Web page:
Many Democrats are eager to debate raising the federal minimum wage because it’s a popular issue to the party base, especially women, says ABC News political commentator Cokie Roberts.
"When you're talking about the minimum wage, you're talking about women," Roberts said March 31 on NPR’s Morning Edition. "Two-thirds of the people who receive the minimum wage are female, and this is one of many attempts on the part of Democrats to get out the voters who normally don't vote in an off-year election, to try to get them to the polls this year. We’ll see whether that works or not."
Is her statistic accurate?
The federal Bureau of Labor Statistics, a hub for data on American workers and the unemployed, had just the report, "Characteristics of Minimum Wage Workers, 2013." The BLS collects this data through a national monthly survey of households called the Current Population Survey. It does not account for overtime pay, tips or commissions workers earn above their hourly wage.
Of the 75.9 million Americans who earn hourly wages (and make up half of the nation’s workforce), 1.5 million earn exactly the federal minimum wage of $7.25 an hour, and 1.8 million earn less than that, according to BLS.
Here, we’re focused on the gender composition of those 3.3 million workers who earn at or below the minimum wage. We found it’s true that women have a disproportionately high place in the minimum-wage workforce than men.
In 2013, 62.4 percent of workers, or 2.06 million people, who earned at or below the federal minimum wage were women. This was down slightly from the year before, when it was 64 percent.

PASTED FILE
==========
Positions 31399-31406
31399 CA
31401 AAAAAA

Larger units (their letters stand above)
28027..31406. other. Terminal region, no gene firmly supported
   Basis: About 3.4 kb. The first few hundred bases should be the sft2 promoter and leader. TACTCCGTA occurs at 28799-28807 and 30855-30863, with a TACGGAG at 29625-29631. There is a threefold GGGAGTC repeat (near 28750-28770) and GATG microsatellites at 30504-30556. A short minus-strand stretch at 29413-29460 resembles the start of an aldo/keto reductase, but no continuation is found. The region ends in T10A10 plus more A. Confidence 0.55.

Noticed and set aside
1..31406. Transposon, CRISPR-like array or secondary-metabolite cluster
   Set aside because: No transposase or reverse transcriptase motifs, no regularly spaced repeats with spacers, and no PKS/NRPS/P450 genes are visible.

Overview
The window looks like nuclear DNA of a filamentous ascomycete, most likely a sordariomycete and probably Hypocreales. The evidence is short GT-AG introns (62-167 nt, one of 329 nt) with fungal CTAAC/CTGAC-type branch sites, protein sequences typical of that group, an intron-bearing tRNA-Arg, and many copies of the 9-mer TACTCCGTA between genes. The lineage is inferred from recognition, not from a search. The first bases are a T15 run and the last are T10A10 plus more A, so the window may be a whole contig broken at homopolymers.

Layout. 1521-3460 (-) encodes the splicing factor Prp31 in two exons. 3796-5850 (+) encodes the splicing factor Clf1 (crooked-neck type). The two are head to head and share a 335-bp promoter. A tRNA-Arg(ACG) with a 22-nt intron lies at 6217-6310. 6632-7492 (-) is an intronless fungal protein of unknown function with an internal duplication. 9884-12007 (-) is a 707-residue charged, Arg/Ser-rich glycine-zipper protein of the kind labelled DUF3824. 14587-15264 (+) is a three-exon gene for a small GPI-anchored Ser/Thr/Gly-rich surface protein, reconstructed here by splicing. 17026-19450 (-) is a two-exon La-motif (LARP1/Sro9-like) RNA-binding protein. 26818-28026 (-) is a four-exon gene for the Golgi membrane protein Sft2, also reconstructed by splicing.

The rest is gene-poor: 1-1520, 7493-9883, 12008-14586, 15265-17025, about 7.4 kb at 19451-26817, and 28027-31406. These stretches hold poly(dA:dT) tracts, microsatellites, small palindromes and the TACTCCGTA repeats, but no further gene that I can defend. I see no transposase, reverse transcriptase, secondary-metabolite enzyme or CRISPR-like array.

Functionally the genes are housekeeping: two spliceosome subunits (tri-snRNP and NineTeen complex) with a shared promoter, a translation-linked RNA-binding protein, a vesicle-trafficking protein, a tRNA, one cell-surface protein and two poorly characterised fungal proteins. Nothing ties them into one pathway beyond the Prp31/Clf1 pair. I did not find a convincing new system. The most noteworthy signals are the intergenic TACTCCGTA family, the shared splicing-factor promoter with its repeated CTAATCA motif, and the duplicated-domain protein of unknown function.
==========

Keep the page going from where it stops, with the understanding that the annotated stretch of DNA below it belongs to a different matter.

It’s important to know this data only isolates workers who make the federal minimum wage of $7.25 or below. Many states have set a higher minimum wage for their residents. The BLS measure would not account for minimum-wage earners in California, who earn $8 an hour, or their counterparts in Washington, who earn the highest minimum pay in the country of $9.32. A recent Congressional Budget Office report pointed out half of all workers live in states where the minimum wage is more than $7.25 an hour.
Still, these caveats do not undermine Roberts’ point, said Heidi Shierholz, a labor economist at the liberal Economic Policy Institute, which supports increasing the minimum wage.
An increased federal minimum wage to $10.10 would set a new floor for all workers in the country, even those in states that set their own minimum wages. And it wouldn’t just lift the pay of workers who earn $7.25 an hour, but also those who make slightly more, such as $8 or $9 an hour.
A study by the Economic Policy Institute found women would make up 55 percent percent of workers who would benefit from raising the minimum wage to $10.10 by the second half of 2016, a congressional proposal backed by the White House. That figure aligns with CBO data, too.
"If you raise the wage floor, more women will be affected by that," Shierholz said. "That’s the bottom line."
The discrepancy in pay between men and women known as the "gender gap" is closer at the bottom of the income distribution than at the top 1 percent of earners, Shierholz said. The gap is closing as a result of more women going to college and stagnated male wages. The White House argues raising the minimum wage would further tighten the gap because women are overrepresented in low-paying professions.
The amount of women in tips-based jobs, such as hairstylists and waitresses, is even higher than the female share of the federal minimum wage workforce, Shierholz said. Employers are allowed to pay workers a minimum of $2.13 an hour as long as their tips or at least $5.12, or the difference between $2.13 and $7.25. The White House also wants an increase in the tipped minimum wage of $2.13 an hour to $4.90 by 2016 under the proposed Harkin-Miller legislation.
Efforts to reach Roberts through ABC News were unsuccessful.
Roberts said, "Two-thirds of the people who receive the minimum wage are female."
The actual figure is just a little bit lower. Federal data shows 62 percent of people who earn the federal minimum wage or below are women. The federal data has limitations, as it does not account for women in states with a higher minimum wage.
One study says that if the federal government raises the minimum wage to $10.10 an hour, women will benefit more than men by a 55-45 percent spread.
Roberts claim is on the right track but needs some additional information. That falls into a rating of Mostly True.